European Commonwealth ?

Comparative public law in Europe


This project aims to develop a research community including academics undertaking comparative research in public law in Europe and non-academic actors (judges, law-makers, lawyers, civil servants in national and European administration and agencies).

This project seeks to engage  with the intellectual questions underpinning the make-up of Europe today and the frameworks available to comparative lawyers for mapping diversity and yet unity within Europe. One of such framework has been developed by late Professor MacCormick. Suggestions about how his framework may be useful today have been made here.

At a concrete and practical level, three main themes offer a prism to use comparison as a means for understanding better the specificity and similarities emerging over time and across European countries when it comes to providing for citizens’ welfare.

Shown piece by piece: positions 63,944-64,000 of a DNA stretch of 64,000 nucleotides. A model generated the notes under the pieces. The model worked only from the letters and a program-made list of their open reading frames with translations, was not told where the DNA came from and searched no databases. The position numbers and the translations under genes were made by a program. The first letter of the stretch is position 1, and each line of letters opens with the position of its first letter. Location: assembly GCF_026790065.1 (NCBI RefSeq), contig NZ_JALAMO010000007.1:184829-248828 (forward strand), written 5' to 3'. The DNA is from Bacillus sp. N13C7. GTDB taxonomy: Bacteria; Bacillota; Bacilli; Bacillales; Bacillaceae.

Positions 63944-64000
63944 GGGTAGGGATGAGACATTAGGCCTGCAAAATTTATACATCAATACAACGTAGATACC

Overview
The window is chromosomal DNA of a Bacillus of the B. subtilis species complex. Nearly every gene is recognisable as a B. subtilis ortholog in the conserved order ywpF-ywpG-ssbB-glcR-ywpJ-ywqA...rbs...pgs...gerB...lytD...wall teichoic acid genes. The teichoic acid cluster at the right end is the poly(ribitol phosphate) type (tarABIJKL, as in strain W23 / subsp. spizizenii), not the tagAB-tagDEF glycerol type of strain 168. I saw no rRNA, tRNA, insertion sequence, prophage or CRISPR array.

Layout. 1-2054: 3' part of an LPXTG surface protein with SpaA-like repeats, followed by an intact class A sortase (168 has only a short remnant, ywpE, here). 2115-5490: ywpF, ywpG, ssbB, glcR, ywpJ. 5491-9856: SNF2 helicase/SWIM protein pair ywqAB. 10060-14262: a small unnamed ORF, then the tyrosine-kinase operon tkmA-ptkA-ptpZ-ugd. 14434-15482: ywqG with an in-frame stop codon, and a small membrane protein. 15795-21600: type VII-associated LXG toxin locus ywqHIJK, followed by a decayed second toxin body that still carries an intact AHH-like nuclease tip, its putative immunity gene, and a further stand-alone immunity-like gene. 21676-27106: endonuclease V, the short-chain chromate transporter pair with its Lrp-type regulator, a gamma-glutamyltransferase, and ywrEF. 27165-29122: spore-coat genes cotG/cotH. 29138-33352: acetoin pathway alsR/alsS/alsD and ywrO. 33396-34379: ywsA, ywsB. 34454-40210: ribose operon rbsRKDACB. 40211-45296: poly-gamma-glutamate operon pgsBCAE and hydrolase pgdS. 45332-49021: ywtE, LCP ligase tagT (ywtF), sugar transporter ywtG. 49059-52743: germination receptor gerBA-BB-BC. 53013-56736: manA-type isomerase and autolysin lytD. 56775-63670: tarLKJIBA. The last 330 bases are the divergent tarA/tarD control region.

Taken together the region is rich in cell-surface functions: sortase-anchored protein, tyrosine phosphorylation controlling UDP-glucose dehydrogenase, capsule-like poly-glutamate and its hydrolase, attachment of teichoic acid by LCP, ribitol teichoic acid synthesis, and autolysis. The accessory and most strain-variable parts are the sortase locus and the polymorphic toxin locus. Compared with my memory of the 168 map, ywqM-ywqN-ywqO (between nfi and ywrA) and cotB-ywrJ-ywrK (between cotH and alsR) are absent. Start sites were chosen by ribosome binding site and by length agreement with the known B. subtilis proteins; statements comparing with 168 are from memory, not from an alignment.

Six types of key actors can be identified in the development of ideas and principles related to the common good and general well-being within a given social group:

  1. The Parliament
  2. The Executive and the administration – among which the central government, regions as well as local authorities
  3. Courts
  4. Intermediary institutions (such as those involved in collective bargaining)
  5. Private economic actors
  6. Private non-economic actors
  7. Individuals, in their capacity of citizens, service users and/or taxpayers.
  1. Competition and regulation
  2. Participation
  3. Pluralism
  4. Solidarity (e.g.: in social policies)
  5. Subsidiarity

Throughout history, the development of a (legal) identity is not linear. It goes through cycles of sharpening and fading away, through periods of conflicts and crises and periods of cooperation and increased commitment. Social, economic, institutional, political factors all contribute at some point to some extend to these processes of stronger and weaker distinctiveness, stronger and weaker sharing of social norms and/or values. In assessing these processes, the time period considered matters greatly as it can give different answers. Even if the mapping of these processes would be an extraordinary task to undertake, here are some tiny fragments shedding light on some of these dynamics and tensions.

  • from law
  • from historians (such as Pr Simms’ Britains’ Europe)
  • from government studies
  • from economics
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